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'Duplicative Spending'

Cruz Seeks States' Return of Unused BEAD Funding, Wants NTIA to Reconsider Non-Fiber Tech

Senate Commerce Committee ranking member Ted Cruz, R-Texas, recommended Friday that states “that have more than adequate funding through” other federal programs to deploy connectivity in unserved areas “should return unused” funding from NTIA’s $42.5 billion broadband equity, access and deployment (BEAD) program. Cruz warned in his report that NTIA has engaged in what he sees as “unnecessary, duplicative spending and anti-competitive, anti-consumer technology bias” in its BEAD implementation. Cruz has actively participated in the review Communications Subcommittee ranking member John Thune, R-S.D., has been conducting into the Biden administration’s handling of broadband money from the 2021 Infrastructure Investment and Jobs Act (see 2212060067).

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NTIA’s June announcement of BEAD allocations to states without addressing GOP misgivings about its rules for the program (see 2206090072) means the program will likely “waste billions of dollars in duplicative subsidies and divert funds away from truly unserved rural areas,” Cruz said in his report. NTIA “did not consider whether a location would be served in the near future through funding from a previous federal program,” which resulted in the agency allowing funding for more than 5 million “locations that are already being funded by other federal programs.” He believes NTIA didn’t adequately account for the FCC’s broadband map overestimating the number of unserved locations.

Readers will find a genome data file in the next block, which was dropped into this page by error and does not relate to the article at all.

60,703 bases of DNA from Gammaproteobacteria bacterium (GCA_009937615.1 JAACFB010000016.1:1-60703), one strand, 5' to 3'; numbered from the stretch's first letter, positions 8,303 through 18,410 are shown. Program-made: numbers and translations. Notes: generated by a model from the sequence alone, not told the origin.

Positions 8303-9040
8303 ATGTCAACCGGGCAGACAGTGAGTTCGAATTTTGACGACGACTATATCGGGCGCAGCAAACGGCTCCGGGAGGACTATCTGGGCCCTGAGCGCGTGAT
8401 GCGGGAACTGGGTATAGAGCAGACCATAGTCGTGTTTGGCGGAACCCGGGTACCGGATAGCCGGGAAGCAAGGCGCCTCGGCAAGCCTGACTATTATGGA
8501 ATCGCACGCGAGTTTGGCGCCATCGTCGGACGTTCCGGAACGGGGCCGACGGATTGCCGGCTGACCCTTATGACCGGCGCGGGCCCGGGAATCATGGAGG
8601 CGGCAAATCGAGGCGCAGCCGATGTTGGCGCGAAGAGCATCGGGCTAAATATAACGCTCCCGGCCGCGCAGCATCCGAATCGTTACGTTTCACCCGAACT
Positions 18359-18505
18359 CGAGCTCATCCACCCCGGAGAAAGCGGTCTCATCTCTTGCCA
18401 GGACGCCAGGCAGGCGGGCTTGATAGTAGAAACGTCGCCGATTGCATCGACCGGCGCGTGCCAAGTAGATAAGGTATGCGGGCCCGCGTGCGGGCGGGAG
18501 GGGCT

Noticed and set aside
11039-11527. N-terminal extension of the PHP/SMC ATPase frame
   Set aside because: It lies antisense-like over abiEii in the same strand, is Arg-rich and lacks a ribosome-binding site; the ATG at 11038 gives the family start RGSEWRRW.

If funding from other programs had been considered, seven states would have had zero unserved locations,” Cruz said. He cited instances in 10 states and other entities in which allocations amount to “more than $10,000 per unserved location,” including “$547,254 per unserved location in Washington, D.C.” The report noted instances in which locations that “will receive taxpayer-subsidized fiber-to-the-home service include mansions, beachfront resort communities, and mountain vacation homes.” They include Lewes, Del., Nantucket, Mass., and Vail, Colo.

Cruz urged NTIA to “revise BEAD rules so less costly technologies that are capable of meeting the IIJA broadband standard, like satellite and fixed wireless, are subject to a level playing field.” The Biden administration’s “bias against non-fiber broadband will drive up costs by billions of dollars and likely deprive some communities of any broadband access at all,” Cruz said. “Count me skeptical” that the BEAD funding will be “enough money to deliver broadband to every American” given the agency’s actions so far.

NTIA, Senate Commerce Democrats, House Commerce Committee Republicans and panel Democrats didn’t comment. Cruz’s report drew mixed reactions from other stakeholders.